Monday, September 25, 2017

REVIEW: 'Transparent' - Maura and Ali Arrive in Israel and Find a New Family Connection in 'Pinkwashing Machine'

Amazon's Transparent - Episode 4.03 "Pinkwashing Machine"

Sarah tests a new parenting style and is shocked to discover that it works. Josh reconnects with Dr. Steve as tensions rise at home with Shelly. Drawn in by an intriguing new friend, Ali travels to Palestine. Maura makes a life-changing discovery about her family history.

The Pfeffermans have finally landed in Israel. It's only the third episode of the season but this trip for Maura's speech at a conference has been a huge focus of this season so far. And yet, it's also abundantly clear that that speech won't be the reason why the family stays in Israel for longer than they planned. In fact, the speech is already over with in the span of this episode. Maura spends the day getting ready for her big presentation about gender and judaism in the communist era. And then, it's just a lowkey moment intercut with everything going on with Ali on her new adventure with her new friends in Palestine. It's such a minor part of this actual story. It's an important accomplishment for Maura. It proves that she is respected in the academic industry throughout the world. This is a huge deal for her on a professional level. But this show has always thrived when things get personal for the characters and the deep, dark secrets they unravel about one another. It's a family that is incredibly too close while also very selfish and self-destructive. They are close but worlds apart as well. They don't always know how to be with and understand one another. It's nice that Ali has traveled to Israel with Maura. But the story separates the two of them quickly. That divide turns out to be a huge deal in the big personal secret that Maura soon discovers.

All day long people are asking Maura if she happens to be related to a Moshe Pfefferman who has a memorable jingle on air conditioning. Well, it's only two people who ask about the relation. But it's also significant enough for Maura to investigate to see if there truly is something there. It seems apparent early on that this is going to be a huge reveal somehow. It's played as this casual thing. People have similar last names all the time. It doesn't mean that they are related - at least not in an immediate way. Plus, Maura is a world away from the life she has always known. She has never traveled to Israel before. This trip is significant to her because it's her stepping on the holy ground of her people for the first time in her life. She and Ali step out of the airport and need to kiss the ground because of the significance it holds in their faith. They are surrounded by Jewish people now. They have a sense of belonging here more than anywhere else in the world. Plus, they comment on how Israel really isn't all that different from the life they've known in America. They were expecting something different but the architecture and society is pretty similar to Los Angeles. It's this connection to their faith. That's all it needed to be in order for the two of them to have personal resonance with this place. But now, a new familial connection has been discovered that is bound to rock this family to its core once more.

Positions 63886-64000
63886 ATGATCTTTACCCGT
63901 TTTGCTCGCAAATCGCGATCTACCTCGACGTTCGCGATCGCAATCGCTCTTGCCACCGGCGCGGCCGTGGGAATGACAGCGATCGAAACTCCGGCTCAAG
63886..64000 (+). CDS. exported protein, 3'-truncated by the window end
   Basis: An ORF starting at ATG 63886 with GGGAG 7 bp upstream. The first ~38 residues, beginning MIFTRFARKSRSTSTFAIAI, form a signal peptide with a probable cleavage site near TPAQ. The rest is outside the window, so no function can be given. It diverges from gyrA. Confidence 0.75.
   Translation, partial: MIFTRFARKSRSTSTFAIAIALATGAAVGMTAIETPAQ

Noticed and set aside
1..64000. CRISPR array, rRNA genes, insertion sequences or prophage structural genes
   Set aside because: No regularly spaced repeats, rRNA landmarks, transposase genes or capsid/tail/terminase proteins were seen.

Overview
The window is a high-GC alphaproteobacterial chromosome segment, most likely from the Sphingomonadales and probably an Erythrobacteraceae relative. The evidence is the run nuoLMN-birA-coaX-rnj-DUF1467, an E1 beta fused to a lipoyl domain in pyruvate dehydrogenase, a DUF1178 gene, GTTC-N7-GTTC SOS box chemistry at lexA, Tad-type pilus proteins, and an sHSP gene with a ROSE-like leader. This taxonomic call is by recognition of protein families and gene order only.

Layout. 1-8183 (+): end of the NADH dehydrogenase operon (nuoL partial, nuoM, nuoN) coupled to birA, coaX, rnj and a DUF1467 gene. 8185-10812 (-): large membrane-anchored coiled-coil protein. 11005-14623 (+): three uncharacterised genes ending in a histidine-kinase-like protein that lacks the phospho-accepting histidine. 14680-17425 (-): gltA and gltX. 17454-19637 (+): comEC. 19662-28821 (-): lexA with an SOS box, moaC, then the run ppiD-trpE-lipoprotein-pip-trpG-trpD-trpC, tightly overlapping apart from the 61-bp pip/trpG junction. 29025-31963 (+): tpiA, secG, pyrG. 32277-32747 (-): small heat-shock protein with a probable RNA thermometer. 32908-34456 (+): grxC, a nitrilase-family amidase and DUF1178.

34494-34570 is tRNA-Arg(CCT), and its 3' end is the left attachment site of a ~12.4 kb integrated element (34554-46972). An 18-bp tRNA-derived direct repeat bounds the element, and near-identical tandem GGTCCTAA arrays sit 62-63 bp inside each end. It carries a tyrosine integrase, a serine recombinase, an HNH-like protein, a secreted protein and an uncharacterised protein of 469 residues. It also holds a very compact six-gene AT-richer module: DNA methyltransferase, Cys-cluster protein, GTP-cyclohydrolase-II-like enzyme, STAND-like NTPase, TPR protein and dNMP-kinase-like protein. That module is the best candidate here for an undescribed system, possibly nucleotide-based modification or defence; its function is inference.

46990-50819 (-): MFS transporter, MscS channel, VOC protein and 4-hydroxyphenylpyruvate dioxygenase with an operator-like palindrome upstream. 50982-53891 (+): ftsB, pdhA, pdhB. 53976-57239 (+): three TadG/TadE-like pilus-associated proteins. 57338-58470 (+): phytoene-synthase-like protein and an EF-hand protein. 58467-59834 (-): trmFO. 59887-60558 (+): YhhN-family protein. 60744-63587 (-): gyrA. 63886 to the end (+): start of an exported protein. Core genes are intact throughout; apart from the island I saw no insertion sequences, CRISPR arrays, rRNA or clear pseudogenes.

Everything is going according to plan for Maura as well. Her big speech goes off without a hitch. She is lighted in a way that is actually flattering to her. That's her only concern beforehand. She's not actively searching out this familial connection. But it's something that forms very quickly. People keep bringing up this commercial to her. Because of the internet, she is able to find it in an instant. But that forces her to reckon with her own past. This commercial contradicts everything she has been led to belief. She has no one to share it with either. Ali has essentially abandoned her in this city. She was perfectly fine with that. Ali didn't need to listen to her speech one more time. She should have the opportunity to explore the city with this new connection she has made during the journey over here. But in this moment, Maura needs a family member to help her deal with this new discovery. Ali isn't a comforting presence right now because she's not responding. She's too distracted to be all that helpful. So instead, Maura has to reach out to Bryna. That's someone who can offer her immediate help. At first, it's a conversation of fear that something has happened. Bryna is still in the American bubble of viewing the Middle East as this dangerous place where bombings are constantly happening. That's broken once she sees the commercial as well. It's confirmation that their father didn't die in the 1980s like their mother told them. Instead, he's been here all of this time. That's a bombshell that should be very fascinating to see this season as it could reshape Maura's own understanding of her family heritage.